Transistor Operation

Thread Starter

jethro99

Joined Oct 31, 2020
30
In a conventional ignition coil, battery power flows through a primary coil. When the power is disconnected a high voltage is induced into an adjacent secondary coil. Causing a spark across the spark plug electrodes.

From what can be seen in the diagram below, is it possible to tell/guess anything about how the system functions?

Does a voltage being applied by the trigger cause the transistor to open or close?

TIA.

 

dl324

Joined Mar 30, 2015
17,022
From what can be seen in the diagram below, is it possible to tell/guess anything about how the system functions?

Does a voltage being applied by the trigger cause the transistor to open or close?
There's no need to guess.

It's an NPN transistor being used in saturation mode (as a "switch"), so you could think of it as "closing", but the proper terminology is that it turns on.
battery power flows through a primary coil
It's current that flows through the primary.

I'm not sure what the coil symbol is trying to convey. If there's a secondary, it's usually isolated from the primary. Don't know what the dangling diode is meant to do. In an ignition coil, it seems like you wouldn't want to snub back EMF.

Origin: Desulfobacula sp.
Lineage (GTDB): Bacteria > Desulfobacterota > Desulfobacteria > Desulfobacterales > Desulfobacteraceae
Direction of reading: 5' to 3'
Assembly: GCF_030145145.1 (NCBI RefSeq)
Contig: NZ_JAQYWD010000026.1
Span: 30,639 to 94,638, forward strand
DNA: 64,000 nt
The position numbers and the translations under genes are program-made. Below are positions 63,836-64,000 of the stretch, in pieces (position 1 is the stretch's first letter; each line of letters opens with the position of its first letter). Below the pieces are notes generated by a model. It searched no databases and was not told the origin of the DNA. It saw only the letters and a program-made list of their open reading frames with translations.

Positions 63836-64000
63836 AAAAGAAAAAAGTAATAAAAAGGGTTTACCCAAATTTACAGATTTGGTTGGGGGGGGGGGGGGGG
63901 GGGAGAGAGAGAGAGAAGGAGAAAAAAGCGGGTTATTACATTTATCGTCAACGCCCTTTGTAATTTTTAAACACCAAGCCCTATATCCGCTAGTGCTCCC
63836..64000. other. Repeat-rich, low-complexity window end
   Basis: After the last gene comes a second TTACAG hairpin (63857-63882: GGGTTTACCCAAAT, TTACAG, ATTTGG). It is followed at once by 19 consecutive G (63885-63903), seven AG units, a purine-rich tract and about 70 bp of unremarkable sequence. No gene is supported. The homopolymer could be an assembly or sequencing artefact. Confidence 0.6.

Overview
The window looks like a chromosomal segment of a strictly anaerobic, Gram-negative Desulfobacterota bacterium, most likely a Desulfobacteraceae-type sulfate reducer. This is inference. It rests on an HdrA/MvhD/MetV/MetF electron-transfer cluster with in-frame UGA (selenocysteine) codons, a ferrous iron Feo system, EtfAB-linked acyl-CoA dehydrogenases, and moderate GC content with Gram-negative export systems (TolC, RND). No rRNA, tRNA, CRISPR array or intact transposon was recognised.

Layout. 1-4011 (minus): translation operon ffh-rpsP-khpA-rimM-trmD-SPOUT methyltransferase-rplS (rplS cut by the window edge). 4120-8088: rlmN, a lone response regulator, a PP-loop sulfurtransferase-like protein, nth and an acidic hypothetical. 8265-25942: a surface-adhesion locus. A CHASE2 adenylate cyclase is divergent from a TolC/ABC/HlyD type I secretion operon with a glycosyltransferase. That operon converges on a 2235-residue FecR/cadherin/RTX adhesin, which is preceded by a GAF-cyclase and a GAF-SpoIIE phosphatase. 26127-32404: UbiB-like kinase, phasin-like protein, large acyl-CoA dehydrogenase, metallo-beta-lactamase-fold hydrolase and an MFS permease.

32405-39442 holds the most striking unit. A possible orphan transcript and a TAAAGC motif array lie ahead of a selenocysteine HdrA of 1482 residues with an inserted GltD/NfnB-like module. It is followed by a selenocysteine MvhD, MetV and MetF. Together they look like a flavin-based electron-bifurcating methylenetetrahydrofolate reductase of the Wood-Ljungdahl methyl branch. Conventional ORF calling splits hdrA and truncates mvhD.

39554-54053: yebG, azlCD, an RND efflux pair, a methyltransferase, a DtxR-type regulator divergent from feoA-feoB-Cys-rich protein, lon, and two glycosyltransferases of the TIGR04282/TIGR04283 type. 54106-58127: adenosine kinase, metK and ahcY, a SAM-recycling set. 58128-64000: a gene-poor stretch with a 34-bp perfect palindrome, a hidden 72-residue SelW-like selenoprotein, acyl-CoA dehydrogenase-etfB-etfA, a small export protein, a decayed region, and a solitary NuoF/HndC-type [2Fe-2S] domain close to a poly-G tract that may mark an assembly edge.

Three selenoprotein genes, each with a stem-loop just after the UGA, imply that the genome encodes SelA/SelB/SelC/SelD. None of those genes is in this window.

From an electronics perspective, the transistor is drawn sideways/backwards. We like current flow to be primarily left to right and top to bottom.
 
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geekoftheweek

Joined Oct 6, 2013
1,249
I'm not sure what the coil symbol is trying to convey. If there's a secondary, it's usually isolated from the primary. Don't know what the dangling diode is meant to do. In an ignition coil, it seems like you wouldn't want to snub back EMF.
Ignition coils have the primary and secondary tied together at one end to the B+ as drawn. The diode is a strange one. I was always under the impression the coil produces a higher positive potential.
 

MaxHeadRoom

Joined Jul 18, 2013
28,782
Ignition coils have the primary and secondary tied together at one end to the B+ as drawn.